Director: Francesco Bertolini, Adolfo Padovan and Giuseppe de Liguoro
Year Released: 1911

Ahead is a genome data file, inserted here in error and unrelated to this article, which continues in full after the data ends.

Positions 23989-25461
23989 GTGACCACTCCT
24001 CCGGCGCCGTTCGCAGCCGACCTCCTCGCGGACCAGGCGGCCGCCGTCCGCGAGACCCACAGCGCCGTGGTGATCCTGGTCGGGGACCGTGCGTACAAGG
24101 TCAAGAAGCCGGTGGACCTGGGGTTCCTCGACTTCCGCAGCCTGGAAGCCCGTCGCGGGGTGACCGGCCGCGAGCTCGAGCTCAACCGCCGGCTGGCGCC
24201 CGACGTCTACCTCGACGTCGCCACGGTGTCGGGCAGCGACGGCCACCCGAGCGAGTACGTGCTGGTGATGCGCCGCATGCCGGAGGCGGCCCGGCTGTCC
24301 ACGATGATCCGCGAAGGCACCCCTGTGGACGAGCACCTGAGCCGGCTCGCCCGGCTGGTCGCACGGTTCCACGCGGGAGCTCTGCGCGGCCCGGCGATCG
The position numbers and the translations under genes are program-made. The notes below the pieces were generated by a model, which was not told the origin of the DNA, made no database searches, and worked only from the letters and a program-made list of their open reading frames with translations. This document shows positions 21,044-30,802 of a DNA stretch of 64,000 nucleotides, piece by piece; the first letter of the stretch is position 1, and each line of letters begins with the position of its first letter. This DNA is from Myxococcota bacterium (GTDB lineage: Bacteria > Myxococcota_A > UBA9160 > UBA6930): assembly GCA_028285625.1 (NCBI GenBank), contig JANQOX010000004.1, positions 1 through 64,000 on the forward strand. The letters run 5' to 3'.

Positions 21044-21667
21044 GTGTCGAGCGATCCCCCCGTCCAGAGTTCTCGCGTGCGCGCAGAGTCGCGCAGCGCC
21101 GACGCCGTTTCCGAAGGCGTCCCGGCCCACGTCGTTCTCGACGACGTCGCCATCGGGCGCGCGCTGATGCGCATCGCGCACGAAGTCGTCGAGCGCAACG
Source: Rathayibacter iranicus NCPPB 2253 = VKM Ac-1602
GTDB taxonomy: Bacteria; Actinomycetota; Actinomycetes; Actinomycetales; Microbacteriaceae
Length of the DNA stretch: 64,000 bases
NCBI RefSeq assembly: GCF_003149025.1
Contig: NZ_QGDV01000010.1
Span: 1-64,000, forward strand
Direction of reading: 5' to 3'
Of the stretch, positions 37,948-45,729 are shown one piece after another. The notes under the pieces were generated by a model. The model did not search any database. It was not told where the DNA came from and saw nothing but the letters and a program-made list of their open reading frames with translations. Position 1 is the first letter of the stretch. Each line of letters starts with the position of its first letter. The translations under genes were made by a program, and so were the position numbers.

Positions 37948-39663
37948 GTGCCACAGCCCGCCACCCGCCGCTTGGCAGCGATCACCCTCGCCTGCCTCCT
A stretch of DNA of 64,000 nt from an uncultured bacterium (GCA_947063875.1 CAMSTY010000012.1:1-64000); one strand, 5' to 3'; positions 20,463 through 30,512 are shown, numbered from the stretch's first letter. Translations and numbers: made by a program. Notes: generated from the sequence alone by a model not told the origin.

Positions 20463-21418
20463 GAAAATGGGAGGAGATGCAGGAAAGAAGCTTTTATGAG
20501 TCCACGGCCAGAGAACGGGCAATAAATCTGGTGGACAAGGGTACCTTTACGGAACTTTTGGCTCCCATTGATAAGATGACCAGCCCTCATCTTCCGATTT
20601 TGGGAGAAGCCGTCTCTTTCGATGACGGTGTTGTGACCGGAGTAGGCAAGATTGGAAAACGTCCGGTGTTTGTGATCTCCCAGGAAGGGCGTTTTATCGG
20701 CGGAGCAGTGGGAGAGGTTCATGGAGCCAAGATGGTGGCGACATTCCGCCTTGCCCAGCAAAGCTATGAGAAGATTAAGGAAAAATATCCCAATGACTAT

The first Italian feature-length silent film is an adaptation of the great poet Dante Alighieri's Inferno (from The Divine Comedy) where Dante himself is escorted by Virgil through the various circles of hell, leading all the way down to Lucifer himself snacking on bodies. For being as old as it is it's surprisingly well-made and fluid, with some memorably creepy sets where bodies are buried but the actors' heads (or legs) are visible (and presumably screaming) and demons float around with pitchforks. You don't need to be a Catholic - all that Guilt! - to appreciate the insinuation that those who have done wrong on Earth may pay for it at some point, although let's be honest: none of us are angels, and maybe a healthy slap in the face would suffice. The restoration's soundtrack is by Edgar Froese and Jerome Froese (of Tangerine Dream) but that's atrocious - my viewing suggestion is to sync up metal band Sunn O)))'s 2005 album Black One - it's about as long as the feature (68 minutes) - and listen to that instead: you'll be surprised at how well they go together.